Evolution of Programming Languages

This diagram shows the family tree of all the “Major Programming Languages” and all those that influenced or were influenced by them. Both the selection of what constitutes a “major” programming language and which languages influenced which were determined by Wikipedia and are limited in their accuracy by the articles there on the various languages.

The Evolution of Programming Languages
Full Diagram
DIA source (diagramming software)

16 Replies to “Evolution of Programming Languages”

  1. I’m not seeing Forth, although it is listed as a major language by Wikipedia. Of course, sometimes I don’t see things that are there.

  2. From my perspective Java was heavily influenced by Smalltalk, but your diagram does not make that evident.

  3. I used the data from Wikipedia. If there was no mention in the article, the line was not drawn. Otherwise I could have agonised over it for months (and wouldn’t have even heard of some of these).

    So if you don’t like the conclusions you /could/ edit Wikipedia! Don’t forget your citations though!

  4. Smalltalk was also influence by Lisp.

    “the greatest single programming language ever designed”
    – Alan Kay, on Lisp

  5. Somebody has beat you doing this:


    Ok, it’s a line diagram, but still…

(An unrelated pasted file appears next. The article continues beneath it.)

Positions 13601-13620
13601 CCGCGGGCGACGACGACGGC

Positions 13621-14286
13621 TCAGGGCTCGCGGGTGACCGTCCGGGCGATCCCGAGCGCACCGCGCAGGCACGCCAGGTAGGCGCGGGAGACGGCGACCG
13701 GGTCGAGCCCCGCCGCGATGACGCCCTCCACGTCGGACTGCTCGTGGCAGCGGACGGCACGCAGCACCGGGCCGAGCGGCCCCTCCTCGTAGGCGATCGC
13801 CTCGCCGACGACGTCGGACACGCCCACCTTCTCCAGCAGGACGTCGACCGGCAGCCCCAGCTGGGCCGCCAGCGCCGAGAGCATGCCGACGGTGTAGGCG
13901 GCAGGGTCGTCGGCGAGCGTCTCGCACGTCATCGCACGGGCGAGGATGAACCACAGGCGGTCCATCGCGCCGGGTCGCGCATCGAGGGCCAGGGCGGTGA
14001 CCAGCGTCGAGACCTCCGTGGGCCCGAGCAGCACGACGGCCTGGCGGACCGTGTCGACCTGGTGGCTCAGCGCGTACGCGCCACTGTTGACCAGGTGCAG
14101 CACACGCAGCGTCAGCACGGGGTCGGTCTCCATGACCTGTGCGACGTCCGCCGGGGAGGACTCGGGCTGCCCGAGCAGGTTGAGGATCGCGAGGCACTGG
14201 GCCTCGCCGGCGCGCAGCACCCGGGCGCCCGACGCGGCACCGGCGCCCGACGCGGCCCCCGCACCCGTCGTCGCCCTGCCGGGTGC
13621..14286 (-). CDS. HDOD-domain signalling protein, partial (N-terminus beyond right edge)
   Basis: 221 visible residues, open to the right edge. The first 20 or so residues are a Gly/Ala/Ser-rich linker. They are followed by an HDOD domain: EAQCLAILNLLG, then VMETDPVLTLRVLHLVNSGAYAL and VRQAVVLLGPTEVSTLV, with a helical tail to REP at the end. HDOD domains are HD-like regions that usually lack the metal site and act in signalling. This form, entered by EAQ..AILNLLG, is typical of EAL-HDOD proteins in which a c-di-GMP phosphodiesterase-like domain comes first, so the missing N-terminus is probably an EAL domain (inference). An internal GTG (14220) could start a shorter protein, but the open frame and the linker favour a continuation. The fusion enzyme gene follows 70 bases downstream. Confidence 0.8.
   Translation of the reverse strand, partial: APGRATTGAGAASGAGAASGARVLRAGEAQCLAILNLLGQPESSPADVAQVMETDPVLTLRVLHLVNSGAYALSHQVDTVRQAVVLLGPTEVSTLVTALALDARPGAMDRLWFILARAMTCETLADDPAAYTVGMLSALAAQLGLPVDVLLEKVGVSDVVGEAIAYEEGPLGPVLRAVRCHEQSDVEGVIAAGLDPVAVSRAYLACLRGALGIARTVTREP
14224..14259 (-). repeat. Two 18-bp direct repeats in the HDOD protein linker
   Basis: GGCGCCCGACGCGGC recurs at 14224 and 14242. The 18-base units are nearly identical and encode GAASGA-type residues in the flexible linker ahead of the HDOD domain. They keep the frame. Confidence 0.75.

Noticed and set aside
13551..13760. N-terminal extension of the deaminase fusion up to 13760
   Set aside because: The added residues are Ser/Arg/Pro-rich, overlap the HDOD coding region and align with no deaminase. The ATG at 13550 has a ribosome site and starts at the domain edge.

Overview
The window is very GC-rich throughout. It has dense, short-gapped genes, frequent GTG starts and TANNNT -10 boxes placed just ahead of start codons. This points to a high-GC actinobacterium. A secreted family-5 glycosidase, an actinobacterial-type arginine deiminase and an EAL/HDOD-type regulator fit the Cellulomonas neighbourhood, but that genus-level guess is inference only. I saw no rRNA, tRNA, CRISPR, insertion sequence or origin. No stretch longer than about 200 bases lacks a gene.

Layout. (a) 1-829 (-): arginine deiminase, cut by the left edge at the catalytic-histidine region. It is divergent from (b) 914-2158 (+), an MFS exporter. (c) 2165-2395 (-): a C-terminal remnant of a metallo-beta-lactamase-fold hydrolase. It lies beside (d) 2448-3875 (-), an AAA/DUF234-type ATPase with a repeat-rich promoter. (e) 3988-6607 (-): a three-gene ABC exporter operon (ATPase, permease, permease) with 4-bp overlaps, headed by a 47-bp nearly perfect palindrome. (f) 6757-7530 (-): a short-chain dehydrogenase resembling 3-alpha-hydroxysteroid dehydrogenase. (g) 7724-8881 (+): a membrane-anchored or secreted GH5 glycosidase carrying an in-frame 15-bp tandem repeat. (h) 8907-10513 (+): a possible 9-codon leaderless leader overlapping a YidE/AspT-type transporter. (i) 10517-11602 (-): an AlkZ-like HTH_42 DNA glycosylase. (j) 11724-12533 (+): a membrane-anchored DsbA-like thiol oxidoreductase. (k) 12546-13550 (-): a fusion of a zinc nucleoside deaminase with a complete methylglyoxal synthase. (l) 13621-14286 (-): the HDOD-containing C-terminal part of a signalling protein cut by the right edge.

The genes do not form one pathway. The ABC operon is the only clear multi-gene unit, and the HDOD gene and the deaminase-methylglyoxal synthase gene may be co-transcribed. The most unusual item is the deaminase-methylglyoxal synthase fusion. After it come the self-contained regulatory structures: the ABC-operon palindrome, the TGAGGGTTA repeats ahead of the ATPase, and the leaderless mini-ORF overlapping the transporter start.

6. Javascript inherits heavily from Perl, including its use of regexp, list, and object literals and short-circuit logical operators.

  7. Between BASIC and “Visual Basic” either Quick Basic or PDS should be in there, and FreeBASIC also inherits from Quick Basic.


  8. Yes, as this post makes abundantly clear: http://www.cs.umd.edu/users/seanl/stuff/java-objc.html

    So Wikipedia is now somewhat more accurate than it was in March. I shan’t claim all the credit 😉

  9. Pingback: Evolution des languages de programmation
  10. Which Wikipedia article are you referring to as a source for this so-called list of “major” programming languages? You don’t link to it, and a search for “major programming languages” on WP doesn’t turn up an article of that title.

    There is one for Programming Languages (https://secure.wikimedia.org/wikipedia/en/wiki/Programming_language) and it does mention Forth.

    This article and the pages linked from it (particularly the Tiobe index and langpop.com) is probably a better starting point: https://secure.wikimedia.org/wikipedia/en/wiki/Measuring_programming_language_popularity

    Another language that has achieved popularity since this posting, 5 years ago, is Erlang, which branches off from Prolog.

  11. I’m really excited that someone linked to this diagram I drew more than five years ago, but I’m even less interested in getting into whether Forth is or is not a programming language than I was in March 2006. Feel free to make your own diagram and link it up in the comments.

  12. Delphi is not (or was not) a programming language. It is an IDE for the Object Pascal programming language. The same language that (later versions of) Turbo Pascal used.

  13. Looking at the comments, I suppose some parts of the diagram could be considered “controversial” (perhaps there will be a v2.0 with adjustments based on user feedback and sources other than Wikipedia?), but I still think it’s very cool, very nerdy/geeky (good), and reflects great effort. Do you have a vector version (instead of png)? This would be a great thing to blow up to poster size.

  14. Couldn’t see Octave/MATLAB on there. Maybe more of a 5th generation language like R I suppose.

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